The Centers for Disease Control and Prevention (CDC) released a new series of graphic anti-smoking ads Thursday. The new ads are a continuation of last year's successful anti-smoking ad campaign, "Tips From Former Smokers." Starting Monday, the ads will hit radio, television, billboards, print and online media.
The "Tips From Former Smokers" 12-week ad campaign features real-life, emotionally compelling stories from former smokers. Many of them are still living with smoking-related complications and urge others to quit before it's too late. Addressed in the ads are personal stories of lung cancer, severe adult asthma, chronic obstructive pulmonary disease (COPD) and other smoking-related health conditions. Former smokers also candidly describe the benefits of quitting smoking as well as the losses. Smoking can cause complications from diabetes, including amputations, kidney failure and blindness.
"Last year's campaign exceeded our very high expectations, and this year's campaign continues in that vein of showing the realities of smoking," said Dr. Tom Frieden, director of the U.S. Centers for Disease Control and Prevention during a press conference.
Most adults are aware of the dangers associated with tobacco use; however, in the United States one in five adults habitually smoke. Smoking harms just about every organ in the human body and each year over 440,000 Americans die from a smoking-related illness. Nearly 70 percent of smokers indicate that they want to kick the habit and the CDC is hoping these ads are compelling enough to convince them. About 90 percent of people who smoke start before the age of 18, as marketing ads for cigarettes target the younger members of society.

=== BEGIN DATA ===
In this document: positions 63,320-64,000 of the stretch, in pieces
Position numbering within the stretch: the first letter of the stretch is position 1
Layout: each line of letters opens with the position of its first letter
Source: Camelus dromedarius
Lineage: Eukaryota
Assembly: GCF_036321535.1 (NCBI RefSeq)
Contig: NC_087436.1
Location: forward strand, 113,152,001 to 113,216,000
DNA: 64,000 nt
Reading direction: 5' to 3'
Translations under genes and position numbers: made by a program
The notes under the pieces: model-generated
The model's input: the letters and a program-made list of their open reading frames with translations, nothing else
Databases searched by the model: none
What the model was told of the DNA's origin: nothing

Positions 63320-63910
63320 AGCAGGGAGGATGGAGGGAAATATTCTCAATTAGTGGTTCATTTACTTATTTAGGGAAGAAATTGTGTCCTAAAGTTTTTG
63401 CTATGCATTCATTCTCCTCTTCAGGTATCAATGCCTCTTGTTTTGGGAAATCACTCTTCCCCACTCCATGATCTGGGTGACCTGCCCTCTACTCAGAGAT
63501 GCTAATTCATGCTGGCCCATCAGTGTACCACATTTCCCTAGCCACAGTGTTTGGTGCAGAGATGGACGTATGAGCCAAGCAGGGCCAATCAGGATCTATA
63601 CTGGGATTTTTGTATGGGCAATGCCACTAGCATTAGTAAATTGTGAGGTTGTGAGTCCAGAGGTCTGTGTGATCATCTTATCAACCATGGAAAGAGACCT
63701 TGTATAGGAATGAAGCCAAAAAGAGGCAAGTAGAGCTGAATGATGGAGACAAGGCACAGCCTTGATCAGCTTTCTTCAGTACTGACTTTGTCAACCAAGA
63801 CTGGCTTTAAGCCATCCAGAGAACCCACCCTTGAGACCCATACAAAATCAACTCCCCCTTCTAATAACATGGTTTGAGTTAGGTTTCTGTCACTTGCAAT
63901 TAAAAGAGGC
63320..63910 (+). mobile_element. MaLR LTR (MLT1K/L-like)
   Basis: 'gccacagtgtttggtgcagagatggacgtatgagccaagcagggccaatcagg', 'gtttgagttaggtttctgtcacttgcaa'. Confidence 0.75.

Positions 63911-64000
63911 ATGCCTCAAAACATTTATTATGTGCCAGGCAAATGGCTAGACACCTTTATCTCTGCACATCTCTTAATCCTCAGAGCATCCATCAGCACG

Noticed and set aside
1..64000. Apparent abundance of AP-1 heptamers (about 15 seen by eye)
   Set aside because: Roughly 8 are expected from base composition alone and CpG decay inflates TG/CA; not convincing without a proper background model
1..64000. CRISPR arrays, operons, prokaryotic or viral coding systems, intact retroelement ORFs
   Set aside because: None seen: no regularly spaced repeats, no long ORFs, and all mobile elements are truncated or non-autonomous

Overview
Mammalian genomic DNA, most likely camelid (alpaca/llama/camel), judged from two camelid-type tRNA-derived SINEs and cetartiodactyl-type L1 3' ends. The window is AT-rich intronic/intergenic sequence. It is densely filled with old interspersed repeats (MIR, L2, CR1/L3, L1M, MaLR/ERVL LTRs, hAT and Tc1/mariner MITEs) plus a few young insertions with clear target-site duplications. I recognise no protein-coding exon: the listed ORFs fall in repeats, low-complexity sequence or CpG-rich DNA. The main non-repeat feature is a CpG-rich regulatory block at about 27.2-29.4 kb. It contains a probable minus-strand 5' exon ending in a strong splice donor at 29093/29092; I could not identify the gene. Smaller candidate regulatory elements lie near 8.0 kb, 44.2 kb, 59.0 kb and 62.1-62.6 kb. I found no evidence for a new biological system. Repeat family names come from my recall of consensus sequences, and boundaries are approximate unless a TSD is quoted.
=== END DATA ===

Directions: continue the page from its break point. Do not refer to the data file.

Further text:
"The CDC's campaign is a smart investment that will save lives and save money by reducing tobacco-related health-care costs, which total $96 billion a year in the United States," said Matthew Myers, president of the Campaign for Tobacco-Free Kids.
The "Tips From Former Smokers" ad campaign provides awareness, education and motivation for those who wish to quit.